Studies link legalized use of recreational marijuana with increase in crashes

August 3, 2017

A HLDI analysis released in June found a higher-than-expected frequency of collision claims reported to insurers in the first three states to permit recreational use of marijuana for adults. In a study published the same day as HLDI's release, researchers at the University of Texas at Austin found an increase in fatal crashes in two states with legalized recreational marijuana use, although the results weren't significant. Both studies provide evidence that loosening restrictions on marijuana use affects highway safety.

HLDI found a 3 percent increase in the frequency of collision claims in Colorado, Oregon and Washington associated with the advent of retail marijuana sales (see "Legalizing recreational marijuana is linked to increased crashes," June 22, 2017). HLDI also looked at loss results for each state individually compared with loss results for adjacent states without legalized recreational marijuana use prior to November 2016. Colorado, which was first to begin retail sales of recreational marijuana, saw the biggest estimated increase in claim frequency compared with its control states.

The UT Austin study published in the American Journal of Public Health looked at changes in fatal crashes in Colorado and Washington associated with the recreational use of marijuana between 2009-15. The authors conclude that, "Three years after recreational marijuana legalization, changes in motor vehicle crash fatality rates for Washington and Colorado were not statistically different from those in similar states without recreational marijuana legalization."

Not surprisingly, some journalists cast this study as conflicting with HLDI's analysis, but both yield similar estimates of the effect of legalizing recreational use of marijuana.

The UT Austin study found "approximately 77 excess crash fatalities (of 2,890 total)" coincident with legalizing recreational use of marijuana. This equates to a 2.7 percent increase, the same as HLDI's unrounded, statistically significant estimate. The UT Austin authors state that they do not view the increase in deaths as "clinically significant" and do not indicate how many deaths need to occur before they would deem them clinically significant.

Claims reported to insurers contain many lower-speed crashes, while fatal crashes make up a small, severe subset of all crashes. More data are needed to determine whether the rise in fatalities is statistically significant. In the meantime, the UT Austin analysis suggests deaths will go up.

"Together, these studies are consistent and support the conclusion that crashes have increased in states that have legalized the recreational use of marijuana," says Adrian Lund, IIHS-HLDI president.

The methodologies, data sets, control states and time periods used in both studies differ. HLDI examined monthly collision claim frequencies per insured vehicle year to evaluate crash risk, while the UT Austin study used annual fatal crashes per billion miles traveled.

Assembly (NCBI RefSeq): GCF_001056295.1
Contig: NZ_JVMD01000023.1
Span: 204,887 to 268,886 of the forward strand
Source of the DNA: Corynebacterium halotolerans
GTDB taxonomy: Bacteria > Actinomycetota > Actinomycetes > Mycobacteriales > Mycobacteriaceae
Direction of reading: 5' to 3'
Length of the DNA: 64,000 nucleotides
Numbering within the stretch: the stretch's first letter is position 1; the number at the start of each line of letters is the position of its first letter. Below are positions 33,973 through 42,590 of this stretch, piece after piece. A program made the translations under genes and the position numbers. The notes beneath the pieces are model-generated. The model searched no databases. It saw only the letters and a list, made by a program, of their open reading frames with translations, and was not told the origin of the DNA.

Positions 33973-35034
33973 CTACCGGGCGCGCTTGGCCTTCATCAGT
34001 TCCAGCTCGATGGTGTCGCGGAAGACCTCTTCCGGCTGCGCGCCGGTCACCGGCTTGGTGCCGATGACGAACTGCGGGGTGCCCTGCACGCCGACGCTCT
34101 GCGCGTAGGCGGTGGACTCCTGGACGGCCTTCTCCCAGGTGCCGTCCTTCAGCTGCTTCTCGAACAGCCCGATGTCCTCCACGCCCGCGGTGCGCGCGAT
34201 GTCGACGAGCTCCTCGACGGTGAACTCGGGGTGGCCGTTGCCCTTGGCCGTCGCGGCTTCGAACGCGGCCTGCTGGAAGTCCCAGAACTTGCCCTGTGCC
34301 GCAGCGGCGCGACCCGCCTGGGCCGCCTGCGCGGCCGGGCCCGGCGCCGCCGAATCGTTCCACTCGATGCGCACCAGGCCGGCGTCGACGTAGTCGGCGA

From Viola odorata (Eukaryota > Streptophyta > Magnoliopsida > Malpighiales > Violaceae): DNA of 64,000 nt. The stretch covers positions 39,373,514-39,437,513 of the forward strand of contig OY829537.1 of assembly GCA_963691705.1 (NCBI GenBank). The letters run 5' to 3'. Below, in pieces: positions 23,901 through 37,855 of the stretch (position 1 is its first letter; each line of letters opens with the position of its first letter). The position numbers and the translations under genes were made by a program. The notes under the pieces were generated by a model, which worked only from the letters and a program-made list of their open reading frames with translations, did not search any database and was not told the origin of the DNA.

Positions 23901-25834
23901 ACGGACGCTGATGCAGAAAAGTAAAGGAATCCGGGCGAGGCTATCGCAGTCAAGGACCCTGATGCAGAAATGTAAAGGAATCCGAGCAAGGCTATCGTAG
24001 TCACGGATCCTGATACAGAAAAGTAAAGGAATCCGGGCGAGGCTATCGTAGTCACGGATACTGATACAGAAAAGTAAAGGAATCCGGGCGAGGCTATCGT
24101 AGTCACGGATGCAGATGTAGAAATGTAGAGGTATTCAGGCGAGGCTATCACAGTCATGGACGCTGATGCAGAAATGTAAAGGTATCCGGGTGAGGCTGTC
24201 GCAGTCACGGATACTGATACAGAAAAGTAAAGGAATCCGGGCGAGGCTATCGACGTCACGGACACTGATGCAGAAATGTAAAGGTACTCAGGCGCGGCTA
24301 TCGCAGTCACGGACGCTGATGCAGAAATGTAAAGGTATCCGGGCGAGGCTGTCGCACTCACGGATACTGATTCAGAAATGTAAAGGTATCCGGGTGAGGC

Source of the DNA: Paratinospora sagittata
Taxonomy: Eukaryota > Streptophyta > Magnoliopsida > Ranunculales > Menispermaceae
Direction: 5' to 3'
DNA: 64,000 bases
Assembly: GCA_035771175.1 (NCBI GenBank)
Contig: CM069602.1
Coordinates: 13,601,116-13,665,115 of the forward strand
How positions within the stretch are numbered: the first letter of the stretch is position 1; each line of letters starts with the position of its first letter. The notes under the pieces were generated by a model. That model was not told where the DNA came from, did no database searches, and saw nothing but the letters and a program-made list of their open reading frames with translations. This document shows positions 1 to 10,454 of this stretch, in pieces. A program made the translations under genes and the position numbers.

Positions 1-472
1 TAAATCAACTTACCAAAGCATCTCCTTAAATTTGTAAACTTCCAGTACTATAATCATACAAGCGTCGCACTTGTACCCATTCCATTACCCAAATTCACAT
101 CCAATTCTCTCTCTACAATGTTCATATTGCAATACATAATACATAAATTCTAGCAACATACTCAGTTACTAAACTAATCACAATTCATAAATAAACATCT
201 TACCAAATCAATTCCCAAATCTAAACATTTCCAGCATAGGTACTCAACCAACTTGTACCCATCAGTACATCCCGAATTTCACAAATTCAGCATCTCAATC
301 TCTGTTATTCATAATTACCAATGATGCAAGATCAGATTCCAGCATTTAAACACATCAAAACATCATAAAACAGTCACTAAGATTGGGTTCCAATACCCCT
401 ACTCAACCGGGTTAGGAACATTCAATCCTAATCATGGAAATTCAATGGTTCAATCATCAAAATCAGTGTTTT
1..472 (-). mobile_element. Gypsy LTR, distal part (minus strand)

HLDI compared Colorado, Washington and Oregon among themselves and with neighboring Idaho, Nebraska, Nevada, Montana, Utah and Wyoming. Analysts chose the control states based on geographic contiguity (to control for weather or other regional differences), as well as having reasonably similar patterns of collision claim frequencies prior to marijuana legalization. The UT Austin authors primarily used Southern/Southeastern states to control for Northwestern states, comparing Colorado and Washington with Alabama, Indiana, Kentucky, Missouri, South Carolina, Tennessee, Texas and Wisconsin.

"There is no reason, for example, to expect year-to-year weather changes to be similar in Washington as in Alabama," Lund says. "The authors indicated that they wanted to have control states that had not legalized marijuana for medical or recreational use, and that could have restricted their choice of states. However, as long as the states don't change their laws, that is an unnecessary constraint."

The HLDI analysis began in January 2012, and the UT Austin study began in 2009. HLDI's data spanned claims filed between January 2012 and October 2016. HLDI used the dates that retail sales of recreational marijuana began as intervention points: Colorado in January 2014, Washington in July 2014 and Oregon in October 2015. Monthly collision claim rates after those dates compared with earlier months were used to estimate the effect of recreational marijuana.

The UT Austin study used December 2012 for Colorado (when a person age 21 and older could legally possess small amounts of marijuana) and November 2012 for Washington (when voters approved the measure) as intervention dates. Annual fatality counts in 2013-15 compared with earlier years were used to estimate the effect of recreational marijuana.

"We think that the biggest changes in behavior would occur after citizens in the study states could walk into a store and buy marijuana. Thus, it is possible that the estimated effect of recreational marijuana use on fatal crashes may have been larger had the UT Austin study used the date when retail sales began, rather than the date when use became legal," Lund says.

The HLDI results stand on their own.

"There has been an increase in collision claims in the first three states to legalize recreational marijuana that can't be explained by regional variation, weather, years of exposure, the economy or changes in vehicle density," Lund says.

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